British soldiers tortured and murdered up to 20 Iraqis in cold blood, the High Court was told yesterday.
It happened after a three-hour gun battle at an Army checkpoint near Basra, a lawyer claimed.
Rabinder Singh said a group of local men were taken prisoner and transported to an Army camp where they were beaten with a rusty tent pole, punched, slammed against walls, denied water, blasted with loud music and forced to strip naked in the presence of a woman – a humiliation for Muslim men.
The next day, he said, only nine were still alive – and 20 corpses were returned to their families. One was teenager Hamid Al-Sweady.
The Army claims the men all died in the initial gun battle, but Hamid’s uncle Khuder Al-Sweady and five survivors of the incident yesterday began a court battle in London to win an independent inquiry.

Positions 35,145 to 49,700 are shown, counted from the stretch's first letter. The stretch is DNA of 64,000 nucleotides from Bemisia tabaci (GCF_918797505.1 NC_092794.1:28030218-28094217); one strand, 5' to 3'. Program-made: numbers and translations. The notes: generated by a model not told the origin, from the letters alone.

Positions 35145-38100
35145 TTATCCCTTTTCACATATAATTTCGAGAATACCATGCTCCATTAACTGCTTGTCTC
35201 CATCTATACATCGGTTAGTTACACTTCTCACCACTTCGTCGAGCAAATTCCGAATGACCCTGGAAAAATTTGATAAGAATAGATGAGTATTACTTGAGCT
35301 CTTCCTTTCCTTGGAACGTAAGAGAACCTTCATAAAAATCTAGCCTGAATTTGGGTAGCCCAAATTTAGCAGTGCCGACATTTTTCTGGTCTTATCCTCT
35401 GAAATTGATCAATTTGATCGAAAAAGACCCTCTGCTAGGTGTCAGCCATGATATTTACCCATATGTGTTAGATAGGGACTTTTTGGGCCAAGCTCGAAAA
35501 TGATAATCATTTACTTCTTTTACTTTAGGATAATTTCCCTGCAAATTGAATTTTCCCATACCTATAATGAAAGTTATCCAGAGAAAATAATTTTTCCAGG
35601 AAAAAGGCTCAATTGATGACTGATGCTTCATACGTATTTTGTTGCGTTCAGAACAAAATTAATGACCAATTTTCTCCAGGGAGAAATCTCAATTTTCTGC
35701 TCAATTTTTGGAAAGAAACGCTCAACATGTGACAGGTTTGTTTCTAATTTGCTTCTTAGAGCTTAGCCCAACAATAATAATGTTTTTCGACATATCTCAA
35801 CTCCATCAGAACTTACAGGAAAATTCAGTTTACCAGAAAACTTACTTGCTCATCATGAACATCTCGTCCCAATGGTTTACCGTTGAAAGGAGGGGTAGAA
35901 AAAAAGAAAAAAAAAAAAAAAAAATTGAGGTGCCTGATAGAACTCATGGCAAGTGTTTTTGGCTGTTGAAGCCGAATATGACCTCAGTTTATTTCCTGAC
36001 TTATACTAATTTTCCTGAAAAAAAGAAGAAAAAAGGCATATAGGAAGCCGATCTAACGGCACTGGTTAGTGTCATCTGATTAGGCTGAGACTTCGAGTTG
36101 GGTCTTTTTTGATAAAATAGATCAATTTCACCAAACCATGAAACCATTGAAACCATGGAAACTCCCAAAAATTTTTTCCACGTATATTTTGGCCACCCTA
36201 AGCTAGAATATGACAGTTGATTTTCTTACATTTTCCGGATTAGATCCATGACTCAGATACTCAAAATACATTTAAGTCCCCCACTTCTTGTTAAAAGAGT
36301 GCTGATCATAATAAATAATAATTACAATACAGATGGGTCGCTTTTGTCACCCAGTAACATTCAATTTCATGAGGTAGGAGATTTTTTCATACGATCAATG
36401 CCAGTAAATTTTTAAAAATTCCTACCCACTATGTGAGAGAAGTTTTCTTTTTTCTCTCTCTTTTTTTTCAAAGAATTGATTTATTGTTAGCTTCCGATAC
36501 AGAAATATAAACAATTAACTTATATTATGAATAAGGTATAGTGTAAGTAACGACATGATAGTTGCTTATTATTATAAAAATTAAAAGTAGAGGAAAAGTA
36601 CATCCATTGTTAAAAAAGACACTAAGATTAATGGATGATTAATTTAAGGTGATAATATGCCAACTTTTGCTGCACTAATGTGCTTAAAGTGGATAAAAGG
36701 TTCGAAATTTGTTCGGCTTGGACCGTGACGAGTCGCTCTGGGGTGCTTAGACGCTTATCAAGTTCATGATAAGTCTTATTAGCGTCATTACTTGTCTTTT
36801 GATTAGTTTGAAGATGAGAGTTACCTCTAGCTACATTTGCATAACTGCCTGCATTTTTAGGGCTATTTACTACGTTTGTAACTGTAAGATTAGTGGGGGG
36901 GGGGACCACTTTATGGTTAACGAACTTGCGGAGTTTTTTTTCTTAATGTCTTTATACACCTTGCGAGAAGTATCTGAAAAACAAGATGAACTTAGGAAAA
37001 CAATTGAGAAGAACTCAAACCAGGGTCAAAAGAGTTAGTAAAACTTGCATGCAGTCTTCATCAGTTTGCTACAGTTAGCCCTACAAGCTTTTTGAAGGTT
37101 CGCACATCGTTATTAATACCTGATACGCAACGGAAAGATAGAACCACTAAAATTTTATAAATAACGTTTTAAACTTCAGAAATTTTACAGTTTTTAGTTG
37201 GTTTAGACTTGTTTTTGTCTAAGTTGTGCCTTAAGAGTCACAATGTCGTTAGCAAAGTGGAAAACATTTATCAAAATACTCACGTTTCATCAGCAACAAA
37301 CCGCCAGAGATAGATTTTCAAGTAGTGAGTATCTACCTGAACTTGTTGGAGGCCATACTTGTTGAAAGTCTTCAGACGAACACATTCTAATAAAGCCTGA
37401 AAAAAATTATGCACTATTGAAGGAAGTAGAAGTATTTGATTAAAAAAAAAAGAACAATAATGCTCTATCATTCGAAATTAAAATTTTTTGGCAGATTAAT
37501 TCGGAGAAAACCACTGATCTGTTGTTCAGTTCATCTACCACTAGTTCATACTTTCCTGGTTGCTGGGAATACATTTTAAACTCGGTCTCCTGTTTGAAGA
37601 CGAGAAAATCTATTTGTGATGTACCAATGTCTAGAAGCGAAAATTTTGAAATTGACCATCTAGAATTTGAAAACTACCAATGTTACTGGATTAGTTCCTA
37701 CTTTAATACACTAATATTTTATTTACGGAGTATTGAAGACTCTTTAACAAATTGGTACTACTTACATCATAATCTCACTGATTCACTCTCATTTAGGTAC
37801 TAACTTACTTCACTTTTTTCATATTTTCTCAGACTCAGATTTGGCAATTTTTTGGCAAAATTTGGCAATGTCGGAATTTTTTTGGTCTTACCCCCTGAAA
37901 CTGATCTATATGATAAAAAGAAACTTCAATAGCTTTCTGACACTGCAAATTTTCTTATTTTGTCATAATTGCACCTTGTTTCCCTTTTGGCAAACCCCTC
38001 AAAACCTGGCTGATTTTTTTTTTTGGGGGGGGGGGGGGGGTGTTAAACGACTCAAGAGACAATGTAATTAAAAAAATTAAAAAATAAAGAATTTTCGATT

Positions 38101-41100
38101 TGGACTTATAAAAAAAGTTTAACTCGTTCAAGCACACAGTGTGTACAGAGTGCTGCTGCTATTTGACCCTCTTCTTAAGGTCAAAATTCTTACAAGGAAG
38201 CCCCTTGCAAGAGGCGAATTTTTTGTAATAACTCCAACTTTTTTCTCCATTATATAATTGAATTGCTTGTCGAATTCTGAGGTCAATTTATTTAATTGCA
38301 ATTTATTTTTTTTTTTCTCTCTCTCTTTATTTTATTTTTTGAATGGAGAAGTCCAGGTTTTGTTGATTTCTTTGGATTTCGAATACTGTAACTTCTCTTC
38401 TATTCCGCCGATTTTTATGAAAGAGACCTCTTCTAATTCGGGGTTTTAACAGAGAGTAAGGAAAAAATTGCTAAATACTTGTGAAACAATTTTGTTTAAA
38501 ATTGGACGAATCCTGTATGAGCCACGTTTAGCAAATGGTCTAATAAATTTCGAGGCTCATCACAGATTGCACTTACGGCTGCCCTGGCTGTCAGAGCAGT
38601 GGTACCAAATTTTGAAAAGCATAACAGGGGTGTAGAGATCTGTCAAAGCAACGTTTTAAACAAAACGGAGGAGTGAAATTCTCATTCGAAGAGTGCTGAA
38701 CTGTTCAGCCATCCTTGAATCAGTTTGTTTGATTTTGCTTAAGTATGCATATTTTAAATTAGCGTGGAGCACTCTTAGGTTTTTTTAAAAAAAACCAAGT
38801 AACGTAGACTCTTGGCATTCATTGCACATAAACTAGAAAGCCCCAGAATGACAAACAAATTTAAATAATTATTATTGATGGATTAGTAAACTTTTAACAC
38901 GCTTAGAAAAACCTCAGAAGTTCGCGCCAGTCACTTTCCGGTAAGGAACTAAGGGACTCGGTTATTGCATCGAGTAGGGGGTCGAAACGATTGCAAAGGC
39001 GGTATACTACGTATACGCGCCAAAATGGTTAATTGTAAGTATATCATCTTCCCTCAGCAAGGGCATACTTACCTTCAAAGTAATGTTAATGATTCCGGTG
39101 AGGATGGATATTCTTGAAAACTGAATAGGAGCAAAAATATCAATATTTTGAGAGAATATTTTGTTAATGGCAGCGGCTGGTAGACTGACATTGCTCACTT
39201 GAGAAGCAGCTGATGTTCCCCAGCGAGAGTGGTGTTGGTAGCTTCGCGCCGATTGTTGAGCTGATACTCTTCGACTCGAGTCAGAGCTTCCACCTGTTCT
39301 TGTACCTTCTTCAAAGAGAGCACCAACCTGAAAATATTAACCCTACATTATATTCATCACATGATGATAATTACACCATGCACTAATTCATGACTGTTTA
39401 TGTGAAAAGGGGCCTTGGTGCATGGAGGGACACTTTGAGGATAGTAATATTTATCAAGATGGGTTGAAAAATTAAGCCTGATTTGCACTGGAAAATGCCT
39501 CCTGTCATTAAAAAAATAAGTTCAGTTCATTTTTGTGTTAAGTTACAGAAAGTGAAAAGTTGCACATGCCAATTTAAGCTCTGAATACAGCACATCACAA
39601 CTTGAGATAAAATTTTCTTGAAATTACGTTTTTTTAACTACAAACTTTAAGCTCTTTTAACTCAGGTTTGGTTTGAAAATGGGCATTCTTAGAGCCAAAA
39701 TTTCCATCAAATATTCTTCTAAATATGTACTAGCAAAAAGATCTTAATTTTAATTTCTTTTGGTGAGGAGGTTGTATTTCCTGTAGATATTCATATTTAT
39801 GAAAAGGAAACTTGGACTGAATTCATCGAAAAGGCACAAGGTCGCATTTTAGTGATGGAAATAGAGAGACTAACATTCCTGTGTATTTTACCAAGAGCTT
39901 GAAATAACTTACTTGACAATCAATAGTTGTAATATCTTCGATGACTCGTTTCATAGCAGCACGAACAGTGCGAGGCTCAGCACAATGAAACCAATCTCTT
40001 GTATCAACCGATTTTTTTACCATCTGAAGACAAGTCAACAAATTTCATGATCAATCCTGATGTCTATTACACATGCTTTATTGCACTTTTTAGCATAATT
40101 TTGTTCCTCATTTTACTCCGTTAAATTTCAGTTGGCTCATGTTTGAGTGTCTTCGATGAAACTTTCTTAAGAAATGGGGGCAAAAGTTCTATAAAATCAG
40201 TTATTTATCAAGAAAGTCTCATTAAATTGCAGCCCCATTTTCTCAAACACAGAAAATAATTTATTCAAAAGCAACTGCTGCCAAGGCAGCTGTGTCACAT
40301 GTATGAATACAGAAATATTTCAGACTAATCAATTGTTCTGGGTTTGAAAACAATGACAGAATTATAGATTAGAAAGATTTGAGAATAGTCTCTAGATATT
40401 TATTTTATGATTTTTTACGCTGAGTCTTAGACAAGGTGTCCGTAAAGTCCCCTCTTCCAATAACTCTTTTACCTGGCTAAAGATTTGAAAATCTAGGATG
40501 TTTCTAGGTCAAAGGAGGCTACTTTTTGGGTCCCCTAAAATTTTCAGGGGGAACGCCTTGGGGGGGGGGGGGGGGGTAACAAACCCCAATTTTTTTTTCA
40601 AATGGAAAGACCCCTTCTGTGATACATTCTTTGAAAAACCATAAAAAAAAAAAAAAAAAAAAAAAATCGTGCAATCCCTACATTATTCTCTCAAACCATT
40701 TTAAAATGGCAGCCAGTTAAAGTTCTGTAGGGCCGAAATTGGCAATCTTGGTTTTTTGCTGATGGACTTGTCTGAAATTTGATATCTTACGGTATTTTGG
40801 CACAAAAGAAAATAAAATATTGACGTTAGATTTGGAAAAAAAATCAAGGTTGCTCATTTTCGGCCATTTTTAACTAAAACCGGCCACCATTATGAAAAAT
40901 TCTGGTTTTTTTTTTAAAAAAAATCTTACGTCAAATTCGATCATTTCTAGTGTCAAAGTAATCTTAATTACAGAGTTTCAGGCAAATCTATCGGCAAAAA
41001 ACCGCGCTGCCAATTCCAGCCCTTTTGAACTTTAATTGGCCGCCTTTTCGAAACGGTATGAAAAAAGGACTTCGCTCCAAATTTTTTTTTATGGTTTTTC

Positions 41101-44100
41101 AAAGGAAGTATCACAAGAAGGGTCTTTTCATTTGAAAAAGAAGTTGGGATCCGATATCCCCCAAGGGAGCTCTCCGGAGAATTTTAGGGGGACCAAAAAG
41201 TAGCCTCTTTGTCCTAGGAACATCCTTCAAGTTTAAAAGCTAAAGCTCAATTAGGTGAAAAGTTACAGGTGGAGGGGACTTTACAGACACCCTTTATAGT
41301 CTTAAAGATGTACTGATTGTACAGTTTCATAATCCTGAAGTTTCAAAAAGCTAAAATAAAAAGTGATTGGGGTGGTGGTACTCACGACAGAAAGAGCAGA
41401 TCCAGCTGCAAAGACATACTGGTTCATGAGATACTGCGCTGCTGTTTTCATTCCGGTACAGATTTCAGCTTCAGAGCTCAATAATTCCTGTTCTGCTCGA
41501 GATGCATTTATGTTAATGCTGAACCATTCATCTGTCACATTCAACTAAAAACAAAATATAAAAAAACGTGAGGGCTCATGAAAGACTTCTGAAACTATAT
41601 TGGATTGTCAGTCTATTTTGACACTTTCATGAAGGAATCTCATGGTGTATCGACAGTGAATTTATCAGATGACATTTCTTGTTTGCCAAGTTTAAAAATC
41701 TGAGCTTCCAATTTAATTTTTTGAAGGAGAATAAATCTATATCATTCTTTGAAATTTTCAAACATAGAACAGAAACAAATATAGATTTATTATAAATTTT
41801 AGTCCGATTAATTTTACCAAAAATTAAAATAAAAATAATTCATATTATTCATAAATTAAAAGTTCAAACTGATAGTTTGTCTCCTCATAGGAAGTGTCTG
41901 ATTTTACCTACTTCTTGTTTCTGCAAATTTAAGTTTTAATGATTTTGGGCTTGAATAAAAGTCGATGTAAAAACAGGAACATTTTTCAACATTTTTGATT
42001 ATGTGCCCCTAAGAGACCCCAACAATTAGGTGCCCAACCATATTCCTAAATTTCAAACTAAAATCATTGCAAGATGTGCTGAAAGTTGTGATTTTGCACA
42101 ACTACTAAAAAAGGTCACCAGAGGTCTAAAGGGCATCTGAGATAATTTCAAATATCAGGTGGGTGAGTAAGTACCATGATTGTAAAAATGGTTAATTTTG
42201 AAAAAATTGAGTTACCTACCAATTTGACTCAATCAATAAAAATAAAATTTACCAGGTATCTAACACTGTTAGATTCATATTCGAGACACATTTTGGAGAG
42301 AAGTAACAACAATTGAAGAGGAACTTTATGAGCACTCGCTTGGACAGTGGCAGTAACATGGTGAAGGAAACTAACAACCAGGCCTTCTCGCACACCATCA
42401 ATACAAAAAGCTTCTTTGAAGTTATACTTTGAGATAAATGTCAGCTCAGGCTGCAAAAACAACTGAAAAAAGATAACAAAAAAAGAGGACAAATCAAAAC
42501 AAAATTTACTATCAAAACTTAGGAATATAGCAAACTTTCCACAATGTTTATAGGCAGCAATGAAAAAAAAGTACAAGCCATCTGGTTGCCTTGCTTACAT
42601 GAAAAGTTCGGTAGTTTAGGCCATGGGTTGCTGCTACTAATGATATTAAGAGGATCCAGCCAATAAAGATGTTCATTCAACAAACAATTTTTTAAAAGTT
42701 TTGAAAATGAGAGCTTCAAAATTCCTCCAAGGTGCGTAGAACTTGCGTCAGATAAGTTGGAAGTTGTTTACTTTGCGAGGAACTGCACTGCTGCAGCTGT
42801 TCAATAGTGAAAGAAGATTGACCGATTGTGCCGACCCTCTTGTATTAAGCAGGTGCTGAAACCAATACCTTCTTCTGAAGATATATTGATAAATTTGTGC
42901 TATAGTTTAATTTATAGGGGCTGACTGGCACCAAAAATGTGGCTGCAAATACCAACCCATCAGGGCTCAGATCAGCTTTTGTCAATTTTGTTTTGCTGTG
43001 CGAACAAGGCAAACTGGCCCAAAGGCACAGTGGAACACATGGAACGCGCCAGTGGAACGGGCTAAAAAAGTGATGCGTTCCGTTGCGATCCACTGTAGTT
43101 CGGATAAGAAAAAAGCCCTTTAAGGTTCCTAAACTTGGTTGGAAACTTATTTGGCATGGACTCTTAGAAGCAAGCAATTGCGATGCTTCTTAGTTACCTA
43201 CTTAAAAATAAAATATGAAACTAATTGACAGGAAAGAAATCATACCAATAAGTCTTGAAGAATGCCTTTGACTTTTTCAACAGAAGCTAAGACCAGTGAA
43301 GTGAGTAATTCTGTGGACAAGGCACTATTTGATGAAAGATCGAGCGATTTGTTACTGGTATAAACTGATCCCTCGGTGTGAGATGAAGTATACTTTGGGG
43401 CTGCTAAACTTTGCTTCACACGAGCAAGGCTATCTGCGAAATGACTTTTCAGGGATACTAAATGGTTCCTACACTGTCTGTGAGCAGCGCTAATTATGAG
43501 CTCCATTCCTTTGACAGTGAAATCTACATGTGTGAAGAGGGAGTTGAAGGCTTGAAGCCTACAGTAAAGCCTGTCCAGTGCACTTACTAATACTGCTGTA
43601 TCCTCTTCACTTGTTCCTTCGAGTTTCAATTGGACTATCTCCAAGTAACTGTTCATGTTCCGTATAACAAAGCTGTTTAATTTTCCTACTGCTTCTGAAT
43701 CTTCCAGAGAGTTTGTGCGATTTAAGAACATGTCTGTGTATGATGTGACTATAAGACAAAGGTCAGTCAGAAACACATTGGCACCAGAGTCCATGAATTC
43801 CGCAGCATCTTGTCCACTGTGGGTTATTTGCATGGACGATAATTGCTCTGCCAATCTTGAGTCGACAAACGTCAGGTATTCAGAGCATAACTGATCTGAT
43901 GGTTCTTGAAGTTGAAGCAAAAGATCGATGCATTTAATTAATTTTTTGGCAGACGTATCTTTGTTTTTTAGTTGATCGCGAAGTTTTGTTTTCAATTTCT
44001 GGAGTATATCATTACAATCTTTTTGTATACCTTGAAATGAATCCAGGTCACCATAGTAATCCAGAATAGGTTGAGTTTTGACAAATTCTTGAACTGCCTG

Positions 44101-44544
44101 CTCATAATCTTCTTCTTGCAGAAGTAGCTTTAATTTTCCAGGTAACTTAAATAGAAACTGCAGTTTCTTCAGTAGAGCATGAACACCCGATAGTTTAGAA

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The clash in May 2004 came after insurgents launched a heavy attack on a checkpoint known as Danny Boy in Al Majar-al-Kabir – the town north of Basra where six military policeman had been murdered the previous year.
According to Army accounts, the soldiers were heavily outnumbered but fought back heroically, mounting a bayonet charge at one point, until the attackers were defeated. The Army says only nine Iraqis were taken away alive for questioning.